Reporter: The white power movement -- You will not replace us! Reporter: Hidden in the shadows for decades, now re-emerging across the country. The danger now is that so many people feel more comfortable speaking in racist terms, who otherwise used to be under the rocks, in the crevices. Now they're out. Reporter: The actions of these groups, including their most violent fringe, can be traced back to playbooks decades old. A legacy of one of the most influential and dangeroustill haunts these appalachian hollows. To be honest, I have an awful lot of stuff going through my mind that I think about, going up to this property. You know, my dad -- he gave up everything to go out there. And I know he believed in what he was doing. And, you know, he created this compound, but he was so misguided and so deluded. Reporter: Kelvin pierce grew up with a front-row seat to hate. My father was Dr. William Luther pierce. Reporter: William Luther pierce, dead for nearly two decades, is still considered among the nation's most dangerous white supremacists. Many people call us racists, hate mongers. It's about hatred. It's about racism. It's about exclusion. Reporter: One of the first and most famous leaders of the nation's modern white power movement, William pierce was the founder of a far-reaching extremist group, the national alliance. What worries me a lot is the unchecked tide of nonwhite immigration into this country, both legal and illegal. That is what is really breeding disaster. Reporter: Especially active in the '80s and '90s, the national alliance attempted to bring white power propaganda to the masses. This whole movement was about becoming an enemy of the nation, to unseat the federal government, create civil disturbance, and for many people, it's imagined as a way to provoke race war. Basically, to create a white-only homeland. Reporter: Kelvin pierce is in West Virginia, trying to find the old compound that today is still owned by his father's group. I guess I'm probably a little nervous. It's been almost 20 years since I've been there. I've only been there twice. Reporter: Kelvin's father moved to this secretive compound after rising to white supremacist infamy with his novel. Jimmy: "The turner diaries." It's sort of like a bible for the whole movement. It truly is the most violent exercise of what it would take to create an all-white state, nationan writings turned from William pierce's fictional fantasies to real-life tragedy. The whole front of the federal building is gone, all floors to the roof. I'm Peter Jennings at ABC news headquarters in New York. A major explosion in Oklahoma City in a federal building in the center of Oklahoma, about 9:00 local time in Oklahoma -- We've got a lot of children hurt. We need to get in. Reporter: The Oklahoma City bombing claimed the lives of 168 people, including 19 children, and injured hundreds more. As the investigation into the bombing unfolded, the evidence pointed to a very diary at. We could also give you a bit of a hint now as to where the government owe peers to be focusing its investigation. On some of the what are called right-wing white supremacist groups in various parts of the country. Early on in the investigation, there was a piece of the vehicle used in the attack that was quickly uncovered. And they found a vin number. And they were able to trace that back to Timothy Mcveigh. Reporter: Timothy Mcveigh, a 26-year-old man from upstate new York, arrested within hourers of the bombing. Here he comes. Mr. Mcvay! All the discussions were about, why did he do this? Where did he come from? Who is he connected to? Reporter: Inside Mcvay's yellow Mercury van, investigators discovered a sealed envelope that would contain evidence crucial. The anti-government novel "The turner diaries" -- Reporter: Written by William pierce, long held sacred by the white power movement. He usually had a copy wherever he went. He oftentimes had extra copies that he would give to others. Reporter: Authorities never did tie the national alliance to the Oklahoma City bombing, pinning the devastating crime on Mcvay and a few accomplices, including Terry Nichols and Michael fortier. But it became clear Mcvay's ties to white power groups ran deep. They're brothers in arms, that is, they're survivalists, quasi-survivalists, and I can get along with them real well. Whether it was a Nazi, whether it was a white supremacist, whether it was a survivalist, whether it was a militia man, he would have fully embraced their views. It took me awhile to accept that Tim had, in fact, joined the Ku klux Klan. He tried to downplay that. But other comments showed that hostile attitude towards people of color. Reporter: Timothy Mcvay was convicted of the Oklahoma City bombing and executed on June 11th, 2001. It is absolutely sad and tragic may most of us knew very little about the development of the movement in which Timothy Mcvay was embedded. We didn't know how far the tentacles reached. Reporter: It turns out there were warnings that something like this could happen. Six months prior to the bombing in Oklahoma City, the southern poverty law center sent a letter to then-attorney general Janet Reno, and we talked about what we were seeing in terms of the threat from the anti-government movement. We saw more and more of this kind of thing happening on the ground. It's time for the government to take a new look at white supremacist groups, hate groups, militias? Is this going to trigger any kind of crackdown? Let me say that we need to finish this investigation. At the time, I don't really think that there was an understanding of how much of a threat we were dealing with within our own country. Reporter: To the white power movement, violence is a means to an end. Something that Kelvin pierce says was ingrained in his upbringing. I remember fantasizing about going into Washington, D.C. And standing on a street corner, holding a machine gun, and mowing down black people with that machine gun. Reporter: But as a college student at Virginia tech, Kelvin began asking questions and distancing himself from his infamous father. I learned that I did not need to attach myself and my self-worth to all of the fearful and hateful thoughts that were continually runni through my mind, and that I had a different choice. Reporter: At the same time, across the country -- Maximum violence upon them. Reporter: The white power movement, far from the spotlight of authorities, continues to add followers. When you talk to experts, the '90s was kind of a heyday with Timothy Mcveigh and the militias of the day. That was kind of the last time we seemed to, as a country, really grapple with this right-wing extremism. This is a difficult moment for America. Today we've had a national tragedy. 9/11 happened. And our focus shifted overseas. We took our eyes off the ball in terms of the threat from domestic terrorism. End immigration! Charlottesville happened in August 2017. For many of us, it was a huge wake-up moment. Blood and soil! Racist Nazis literally showed up. These people felt very comfortable being out in the open, in the light of day, to push their hatred. A short time ago we were dispatched to active gunfire at the tree of life synagogue in squirrel hill. Reporter: 2018 and 2019 saw a historic increase in white power violence. Breaking news, we are learning more about the synagogue massacre. Reporter: With the deadliest attacks against both jewish and Latino communities in American history taking place. 11 people murdered at the tree of life synagogue in Pittsburgh. Shoppers at Walmart running for their lives as gunshots rang out. Reporter: And 23 gunned down at an El Paso Walmart. After El Paso happened, there was a lot of appropriate activity at the white house where they were examining what policy changes might need to occur. Reporter: With the white house now on board, Newmann and her team revived earlier plans to reprioritize white power threats, now the number one threat. Along the way she says she received an unusual request by the white house. They directed me that, your prevention plan is good, we want to support it. We can't talk about it in the framing of domestic terrorism, we need to talk about this in terms like violence prevention. The message was clear that we couldn't talk about domestic terrorism at the white house. Reporter: In a statement to ABC news responding to these claims, the white house said, contrary to these meritless allegations, there is nothing more important to this president than protecting the U.S. From all threats, both foreign and domestic, and he has repeatedly taken strong actions to keep America safe. An ABC news investigation found that since Donald Trump emerged as a presidential candidate in 2015, at least 20 people charged with hate-fueled assaults or threats cited trump specifically in connection to their actions. We couldn't find any such cases tied to either president bush or president Obama. When we return, a son confronts his father's deadly legacy. Can I help you? My name is Kelvin pierce. How are you doing? I was Dr. Pierce's son. Yes. Is there any way we could get permission to walk around? And what experts believe the country must realize before another attack on American soil.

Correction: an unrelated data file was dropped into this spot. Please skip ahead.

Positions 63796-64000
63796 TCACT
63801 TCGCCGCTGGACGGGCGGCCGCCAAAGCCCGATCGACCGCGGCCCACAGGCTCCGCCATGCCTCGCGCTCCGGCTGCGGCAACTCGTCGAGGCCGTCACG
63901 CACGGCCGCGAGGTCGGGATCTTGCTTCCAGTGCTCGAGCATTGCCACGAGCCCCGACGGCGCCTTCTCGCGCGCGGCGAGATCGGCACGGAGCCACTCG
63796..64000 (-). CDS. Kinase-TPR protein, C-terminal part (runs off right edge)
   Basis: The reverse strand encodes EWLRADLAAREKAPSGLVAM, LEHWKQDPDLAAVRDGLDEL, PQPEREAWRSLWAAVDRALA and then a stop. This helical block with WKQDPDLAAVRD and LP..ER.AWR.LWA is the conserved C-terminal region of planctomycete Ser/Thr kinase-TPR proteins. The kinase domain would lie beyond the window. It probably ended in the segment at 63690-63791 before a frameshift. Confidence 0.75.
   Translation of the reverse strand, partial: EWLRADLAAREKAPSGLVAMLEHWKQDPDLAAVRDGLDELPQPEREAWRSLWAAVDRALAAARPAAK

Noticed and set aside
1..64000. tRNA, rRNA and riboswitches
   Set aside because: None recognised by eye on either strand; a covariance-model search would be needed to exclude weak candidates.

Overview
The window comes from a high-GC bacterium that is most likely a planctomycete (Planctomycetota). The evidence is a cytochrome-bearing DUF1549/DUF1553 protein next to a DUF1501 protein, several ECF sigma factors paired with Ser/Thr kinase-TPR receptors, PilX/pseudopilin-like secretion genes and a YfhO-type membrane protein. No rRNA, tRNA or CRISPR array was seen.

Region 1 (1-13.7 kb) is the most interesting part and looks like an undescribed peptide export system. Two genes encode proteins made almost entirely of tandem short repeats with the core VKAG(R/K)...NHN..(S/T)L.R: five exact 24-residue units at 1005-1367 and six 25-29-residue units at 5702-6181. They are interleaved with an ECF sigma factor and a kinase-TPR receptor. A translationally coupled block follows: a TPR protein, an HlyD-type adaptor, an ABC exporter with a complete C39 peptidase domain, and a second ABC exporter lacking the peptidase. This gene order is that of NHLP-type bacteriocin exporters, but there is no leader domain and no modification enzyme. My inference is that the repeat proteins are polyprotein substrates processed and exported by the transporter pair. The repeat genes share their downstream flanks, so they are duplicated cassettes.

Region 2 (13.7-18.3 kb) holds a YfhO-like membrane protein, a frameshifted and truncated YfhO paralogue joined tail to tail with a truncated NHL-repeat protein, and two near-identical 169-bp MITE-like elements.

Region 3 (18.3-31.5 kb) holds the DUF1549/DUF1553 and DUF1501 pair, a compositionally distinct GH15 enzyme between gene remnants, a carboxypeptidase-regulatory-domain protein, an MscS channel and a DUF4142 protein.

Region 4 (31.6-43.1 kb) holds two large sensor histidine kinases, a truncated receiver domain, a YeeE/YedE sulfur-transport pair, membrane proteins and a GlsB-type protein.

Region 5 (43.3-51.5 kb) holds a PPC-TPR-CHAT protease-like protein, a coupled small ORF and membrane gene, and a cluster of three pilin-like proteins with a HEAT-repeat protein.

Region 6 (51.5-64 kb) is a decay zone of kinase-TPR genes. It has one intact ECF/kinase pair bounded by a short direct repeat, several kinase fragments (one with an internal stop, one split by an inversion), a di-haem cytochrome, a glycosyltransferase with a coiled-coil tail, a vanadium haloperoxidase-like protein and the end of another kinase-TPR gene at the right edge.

This transcript has been automatically generated and may not be 100% accurate.